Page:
make their block chain look as trustworthy
intense work that goes into finding blocks through
hashing secures the network against fraud
BitCoin Mining
1. Collects transactions from the network
2. Validates them, and doesn't allow conflicting
3. Puts them into large bundles called blocks
4. Computes cryptographic hashes over and
over until if finds one "good enough to count"
5. Then submits the block to the network,
adding it to the block chain and earning a
reward in return

Bitcoin Security
Bitcoin addresses are RACE Integrity Primitives
Evaluation Message Digest RIPEMD-160 of SHA-256 of
an Elliptic Curve Digital Signature Algorithm public key
any vulnerabilities in the algorithms would constitute a
vulnerability in bitcoin itself
An attacker with > 50% of hash power can
Double spend: Reverse transactions that he sends while he's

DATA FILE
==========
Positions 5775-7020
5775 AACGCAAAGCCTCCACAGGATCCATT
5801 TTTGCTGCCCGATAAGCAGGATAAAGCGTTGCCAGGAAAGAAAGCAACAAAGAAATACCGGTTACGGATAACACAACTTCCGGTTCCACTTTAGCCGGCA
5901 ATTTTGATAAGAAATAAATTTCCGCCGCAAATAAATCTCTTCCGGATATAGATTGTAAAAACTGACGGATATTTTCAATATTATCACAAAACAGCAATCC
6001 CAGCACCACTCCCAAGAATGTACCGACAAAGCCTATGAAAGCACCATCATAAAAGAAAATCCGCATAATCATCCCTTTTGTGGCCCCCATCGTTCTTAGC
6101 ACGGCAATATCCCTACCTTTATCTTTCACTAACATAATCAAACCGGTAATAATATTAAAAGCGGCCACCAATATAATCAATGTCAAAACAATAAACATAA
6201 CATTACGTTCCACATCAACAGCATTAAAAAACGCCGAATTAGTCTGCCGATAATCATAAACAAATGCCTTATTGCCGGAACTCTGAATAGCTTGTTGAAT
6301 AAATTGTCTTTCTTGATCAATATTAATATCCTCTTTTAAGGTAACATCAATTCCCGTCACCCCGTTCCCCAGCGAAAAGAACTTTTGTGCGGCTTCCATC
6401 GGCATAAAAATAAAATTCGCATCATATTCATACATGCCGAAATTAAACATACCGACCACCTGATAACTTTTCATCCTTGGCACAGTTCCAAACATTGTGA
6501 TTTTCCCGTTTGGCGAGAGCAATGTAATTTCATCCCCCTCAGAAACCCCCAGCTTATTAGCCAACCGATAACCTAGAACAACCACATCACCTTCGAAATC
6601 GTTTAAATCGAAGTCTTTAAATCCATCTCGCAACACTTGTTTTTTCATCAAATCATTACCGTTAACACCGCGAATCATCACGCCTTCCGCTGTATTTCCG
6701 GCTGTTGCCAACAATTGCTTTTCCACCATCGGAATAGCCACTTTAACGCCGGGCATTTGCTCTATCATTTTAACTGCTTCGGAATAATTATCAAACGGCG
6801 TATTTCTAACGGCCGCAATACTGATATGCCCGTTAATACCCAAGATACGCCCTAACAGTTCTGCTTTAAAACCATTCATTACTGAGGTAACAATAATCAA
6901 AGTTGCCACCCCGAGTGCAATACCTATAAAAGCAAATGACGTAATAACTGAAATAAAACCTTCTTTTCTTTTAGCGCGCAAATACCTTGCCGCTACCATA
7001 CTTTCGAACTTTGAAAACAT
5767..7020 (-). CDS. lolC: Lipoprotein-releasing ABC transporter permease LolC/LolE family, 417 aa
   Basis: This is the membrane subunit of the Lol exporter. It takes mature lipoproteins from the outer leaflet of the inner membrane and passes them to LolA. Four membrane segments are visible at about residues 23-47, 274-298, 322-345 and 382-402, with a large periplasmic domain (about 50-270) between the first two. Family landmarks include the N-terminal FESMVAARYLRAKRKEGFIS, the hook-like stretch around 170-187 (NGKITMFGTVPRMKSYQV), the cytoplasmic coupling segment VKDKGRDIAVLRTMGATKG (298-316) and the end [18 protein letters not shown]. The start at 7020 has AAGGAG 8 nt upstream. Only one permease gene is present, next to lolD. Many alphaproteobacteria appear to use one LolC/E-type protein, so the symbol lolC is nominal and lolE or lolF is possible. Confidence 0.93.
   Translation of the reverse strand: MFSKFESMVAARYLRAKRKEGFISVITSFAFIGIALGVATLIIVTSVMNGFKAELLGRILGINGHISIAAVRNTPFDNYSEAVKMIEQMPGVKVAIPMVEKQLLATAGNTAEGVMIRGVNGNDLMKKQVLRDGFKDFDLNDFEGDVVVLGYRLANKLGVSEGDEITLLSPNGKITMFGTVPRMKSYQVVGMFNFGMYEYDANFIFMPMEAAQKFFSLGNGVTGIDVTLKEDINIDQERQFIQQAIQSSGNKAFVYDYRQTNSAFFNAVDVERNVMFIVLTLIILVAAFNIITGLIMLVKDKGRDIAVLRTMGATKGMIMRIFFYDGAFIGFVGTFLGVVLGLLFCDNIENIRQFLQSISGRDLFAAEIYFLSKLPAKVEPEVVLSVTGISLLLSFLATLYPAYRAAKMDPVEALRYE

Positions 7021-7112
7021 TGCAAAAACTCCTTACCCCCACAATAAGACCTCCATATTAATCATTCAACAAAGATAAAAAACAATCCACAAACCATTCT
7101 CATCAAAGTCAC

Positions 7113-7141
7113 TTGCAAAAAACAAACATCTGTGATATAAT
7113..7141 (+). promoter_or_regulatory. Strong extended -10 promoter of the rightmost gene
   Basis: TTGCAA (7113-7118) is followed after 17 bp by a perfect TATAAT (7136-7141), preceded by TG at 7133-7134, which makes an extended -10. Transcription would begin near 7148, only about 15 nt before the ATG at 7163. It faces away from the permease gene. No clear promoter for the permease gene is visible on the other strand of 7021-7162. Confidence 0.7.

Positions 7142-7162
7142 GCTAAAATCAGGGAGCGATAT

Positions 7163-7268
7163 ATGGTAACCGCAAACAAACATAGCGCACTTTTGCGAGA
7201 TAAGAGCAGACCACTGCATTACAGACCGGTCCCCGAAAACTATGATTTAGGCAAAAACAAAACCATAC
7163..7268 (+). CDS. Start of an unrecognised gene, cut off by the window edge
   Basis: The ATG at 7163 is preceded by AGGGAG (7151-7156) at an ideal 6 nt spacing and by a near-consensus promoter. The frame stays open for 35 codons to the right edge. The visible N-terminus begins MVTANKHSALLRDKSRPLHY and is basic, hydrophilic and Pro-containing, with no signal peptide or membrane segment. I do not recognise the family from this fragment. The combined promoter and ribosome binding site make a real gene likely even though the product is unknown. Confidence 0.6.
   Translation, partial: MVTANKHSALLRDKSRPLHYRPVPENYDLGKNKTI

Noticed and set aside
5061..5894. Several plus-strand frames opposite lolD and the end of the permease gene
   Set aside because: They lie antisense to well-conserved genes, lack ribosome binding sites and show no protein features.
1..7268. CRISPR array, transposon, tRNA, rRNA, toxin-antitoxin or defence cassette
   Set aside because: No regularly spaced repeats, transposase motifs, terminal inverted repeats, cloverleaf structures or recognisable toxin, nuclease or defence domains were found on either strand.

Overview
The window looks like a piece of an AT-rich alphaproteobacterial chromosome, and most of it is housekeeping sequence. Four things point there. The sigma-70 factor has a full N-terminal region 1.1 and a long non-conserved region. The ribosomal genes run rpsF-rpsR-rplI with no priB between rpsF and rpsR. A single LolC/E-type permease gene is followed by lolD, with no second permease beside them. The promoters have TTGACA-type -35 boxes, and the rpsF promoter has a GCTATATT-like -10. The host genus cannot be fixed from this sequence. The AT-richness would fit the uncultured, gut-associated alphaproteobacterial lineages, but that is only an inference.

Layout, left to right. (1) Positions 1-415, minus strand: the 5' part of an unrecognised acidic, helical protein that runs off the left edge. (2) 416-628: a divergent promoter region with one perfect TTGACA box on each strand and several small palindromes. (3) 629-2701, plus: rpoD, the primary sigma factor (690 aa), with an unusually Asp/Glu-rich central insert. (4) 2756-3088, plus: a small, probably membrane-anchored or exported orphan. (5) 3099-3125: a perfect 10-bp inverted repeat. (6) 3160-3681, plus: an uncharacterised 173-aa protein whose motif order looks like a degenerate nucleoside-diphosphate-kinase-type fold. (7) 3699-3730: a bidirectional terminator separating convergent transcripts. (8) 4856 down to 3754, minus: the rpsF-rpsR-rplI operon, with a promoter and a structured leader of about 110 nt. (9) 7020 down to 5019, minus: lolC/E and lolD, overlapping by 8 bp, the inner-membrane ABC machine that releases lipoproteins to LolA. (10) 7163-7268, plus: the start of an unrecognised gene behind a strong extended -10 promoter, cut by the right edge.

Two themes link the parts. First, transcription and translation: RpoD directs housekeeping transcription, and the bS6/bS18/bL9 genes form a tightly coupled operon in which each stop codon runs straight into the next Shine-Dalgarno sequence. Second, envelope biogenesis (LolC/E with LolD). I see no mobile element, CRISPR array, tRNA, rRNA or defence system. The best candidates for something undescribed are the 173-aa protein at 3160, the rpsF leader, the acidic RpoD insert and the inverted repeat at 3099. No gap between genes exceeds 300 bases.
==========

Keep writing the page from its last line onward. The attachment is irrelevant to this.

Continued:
in control
Prevent some or all transactions from gaining any
Prevent some or all other generators from getting any

Bitcoin Concerns
Wallet Vulnerable To Theft
Tracing a coin's history
Packet sniffing
Sybil attack (cancer nodes)
No authentication for IP transfers
This attack is downright likely if you're using Tor
Denial of Service (DoS) attacks
Illegal content in the block chain
Energy Consumption

Number of Transactions per Day
Hash Rate
Market Price
Litecoin (LTC)
transaction confirmation in 2.5 min
prevent ASICs
PPCoin (PPC)
energy efficient
NameCoin (NMC)
Decentralized DNS
.bit domain

Dogecouin (DOGE)
Auroracoin (AUR)
Quarkcoin (QRK)
Feathercoin (FTC)
Vertcoin (VTC)
Novacoin (NVC)
As of Apr 17, 2014
$499.6 $12.5 $2.7 $0.0006 $3.0 $0.98 $0.027 $0.12 $1 $4.3
12.6 m 27.6 m 21.3 m 71 b 8.5 m 10.7 m 248 m 40 m 3.5 m 0.8 m
6.3 b 344 m 58.3 m 44.8 m 26 m 10.4 m 6.6 m 4.8 m 3.5 m 3.3 m